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“The New York Department of Financial Services yesterday issued final regulations that will require its state-chartered banks and affiliates to establish and maintain a cybersecurity program as part of an ongoing effort to protect consumers and the state’s financial system from cybercrime. The rules take effect March 1, and with limited exceptions, banks will have 180 days to comply.”

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“The regulations — the first of this kind to be issued by a state regulator — require banks and other financial services providers to maintain a cybersecurity program based on the institution’s level of risk; maintain written cybersecurity policies and procedures; designate a chief information security officer; and maintain an audit trail for cybersecurity events. The rules also impose additional requirements related to annual certification, risk assessments, reporting, recordkeeping, and periodic reviews of access privileges, among other things.”

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“The final rules were revised from an earlier NYDFS proposal, which received significant pushback from bankers and other industry stakeholders, including ABA. While the final rules take a risk-based approach, ABA remains concerned that they will add significant regulatory burden to banks of all sizes, and that the short compliance window does not give banks enough time to put the necessary systems and processes in place. In addition, the rules could come in conflict with existing federal regulations, and may not provide enough flexibility to address the constantly evolving nature of cyber threats, the association noted.” This article appeared in the ABA Daily Newsbytes.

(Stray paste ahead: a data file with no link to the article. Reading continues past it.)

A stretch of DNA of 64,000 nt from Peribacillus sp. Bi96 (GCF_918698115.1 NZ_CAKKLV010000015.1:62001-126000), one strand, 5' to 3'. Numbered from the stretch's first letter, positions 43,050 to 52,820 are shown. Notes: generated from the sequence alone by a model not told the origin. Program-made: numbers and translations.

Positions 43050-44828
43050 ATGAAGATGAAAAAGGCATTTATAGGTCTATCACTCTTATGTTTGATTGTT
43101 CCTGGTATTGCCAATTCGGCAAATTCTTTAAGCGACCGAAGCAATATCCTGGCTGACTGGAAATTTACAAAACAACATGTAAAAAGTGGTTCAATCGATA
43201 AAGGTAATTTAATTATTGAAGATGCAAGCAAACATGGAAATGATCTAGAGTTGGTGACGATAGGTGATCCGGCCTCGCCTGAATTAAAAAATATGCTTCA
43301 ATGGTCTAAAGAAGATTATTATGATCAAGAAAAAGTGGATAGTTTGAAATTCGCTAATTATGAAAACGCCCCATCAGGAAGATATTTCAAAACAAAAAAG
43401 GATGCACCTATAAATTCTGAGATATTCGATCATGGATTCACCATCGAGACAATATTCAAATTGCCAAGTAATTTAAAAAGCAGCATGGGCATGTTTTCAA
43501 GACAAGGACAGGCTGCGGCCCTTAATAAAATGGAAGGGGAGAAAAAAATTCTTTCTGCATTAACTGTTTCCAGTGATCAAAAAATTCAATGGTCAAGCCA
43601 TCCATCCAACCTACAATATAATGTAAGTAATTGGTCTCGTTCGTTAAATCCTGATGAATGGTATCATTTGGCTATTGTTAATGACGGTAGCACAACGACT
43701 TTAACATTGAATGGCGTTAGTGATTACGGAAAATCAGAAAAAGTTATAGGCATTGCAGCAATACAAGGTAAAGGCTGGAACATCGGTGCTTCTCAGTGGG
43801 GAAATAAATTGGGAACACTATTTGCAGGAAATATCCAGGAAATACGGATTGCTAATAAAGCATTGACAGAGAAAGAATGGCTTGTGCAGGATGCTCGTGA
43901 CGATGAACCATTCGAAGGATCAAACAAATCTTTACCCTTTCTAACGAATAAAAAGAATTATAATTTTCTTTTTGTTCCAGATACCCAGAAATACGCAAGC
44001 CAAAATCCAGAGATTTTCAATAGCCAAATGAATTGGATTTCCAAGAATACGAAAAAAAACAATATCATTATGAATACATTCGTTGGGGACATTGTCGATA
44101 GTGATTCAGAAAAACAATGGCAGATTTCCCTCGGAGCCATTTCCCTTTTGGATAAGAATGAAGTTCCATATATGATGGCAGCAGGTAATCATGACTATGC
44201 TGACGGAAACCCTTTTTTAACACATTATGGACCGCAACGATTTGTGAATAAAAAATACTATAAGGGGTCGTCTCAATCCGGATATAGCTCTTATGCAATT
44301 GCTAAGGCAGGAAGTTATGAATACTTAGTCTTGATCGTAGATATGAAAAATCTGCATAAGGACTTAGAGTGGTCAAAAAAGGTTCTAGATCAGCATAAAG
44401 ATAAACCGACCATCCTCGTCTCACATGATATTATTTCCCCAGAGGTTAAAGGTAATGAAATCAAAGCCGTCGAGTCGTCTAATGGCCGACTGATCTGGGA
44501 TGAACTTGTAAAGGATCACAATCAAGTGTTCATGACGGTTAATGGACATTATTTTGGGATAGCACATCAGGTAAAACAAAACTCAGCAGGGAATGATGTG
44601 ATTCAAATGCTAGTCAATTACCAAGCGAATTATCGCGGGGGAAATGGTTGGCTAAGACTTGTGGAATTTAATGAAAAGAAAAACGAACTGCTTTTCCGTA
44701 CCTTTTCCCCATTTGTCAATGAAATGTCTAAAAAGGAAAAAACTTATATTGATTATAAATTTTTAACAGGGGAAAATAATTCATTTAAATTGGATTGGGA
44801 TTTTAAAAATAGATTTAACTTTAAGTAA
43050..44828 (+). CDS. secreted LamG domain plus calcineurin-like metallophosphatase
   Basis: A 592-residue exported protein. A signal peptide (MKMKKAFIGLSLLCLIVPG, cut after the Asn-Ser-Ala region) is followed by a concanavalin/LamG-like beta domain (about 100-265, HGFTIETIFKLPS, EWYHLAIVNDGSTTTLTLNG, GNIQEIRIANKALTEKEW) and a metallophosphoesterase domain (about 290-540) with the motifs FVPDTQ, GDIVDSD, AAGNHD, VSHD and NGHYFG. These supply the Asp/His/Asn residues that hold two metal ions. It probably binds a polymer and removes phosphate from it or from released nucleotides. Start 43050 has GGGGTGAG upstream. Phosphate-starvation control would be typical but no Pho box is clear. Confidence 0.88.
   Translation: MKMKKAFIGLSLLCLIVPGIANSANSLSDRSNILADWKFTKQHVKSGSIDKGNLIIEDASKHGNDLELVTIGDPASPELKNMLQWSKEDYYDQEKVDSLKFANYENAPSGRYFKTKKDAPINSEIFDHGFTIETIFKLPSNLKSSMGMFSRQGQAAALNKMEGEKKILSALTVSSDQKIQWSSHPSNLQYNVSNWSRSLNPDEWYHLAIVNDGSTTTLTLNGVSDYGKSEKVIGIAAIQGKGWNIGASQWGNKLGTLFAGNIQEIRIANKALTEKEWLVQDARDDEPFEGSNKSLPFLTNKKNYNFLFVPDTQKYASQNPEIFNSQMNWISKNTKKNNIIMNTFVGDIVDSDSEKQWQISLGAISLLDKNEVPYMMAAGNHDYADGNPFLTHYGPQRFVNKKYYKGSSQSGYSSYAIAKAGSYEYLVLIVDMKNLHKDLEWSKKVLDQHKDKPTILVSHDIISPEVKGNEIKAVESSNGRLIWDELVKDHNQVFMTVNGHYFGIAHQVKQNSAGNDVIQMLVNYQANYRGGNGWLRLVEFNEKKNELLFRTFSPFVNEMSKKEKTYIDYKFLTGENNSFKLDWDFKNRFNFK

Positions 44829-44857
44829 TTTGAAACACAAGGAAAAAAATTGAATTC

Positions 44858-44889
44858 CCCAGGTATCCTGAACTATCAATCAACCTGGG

This is another reminder of the importance of have a comprehensive operational risk management program in place before the auditors come knocking.

Specialized Data System’s RemoteComply is an all-in-one web based suite containing solutions for business continuity planning, vendor management, incident response, and alert notification. The suite creates one centralized area to easily update and maintain all operational risk management criteria to satisfy the regulators and effectively prepare IT and compliance personnel for an inevitable disruption.

As a leading software provider in the financial industry for over 25 years, Specialized Data Systems is known for developing quality solutions to better the industry. They have developed RemoteComply with the intentions of creating a system that will centralize all risk management in one log-in to easily maintain and present to regulators. The suite will drastically improve the process of operational risk management by saving countless man-hours, ensuring compliance, and alleviating the frustrations typically associated with operational risk management.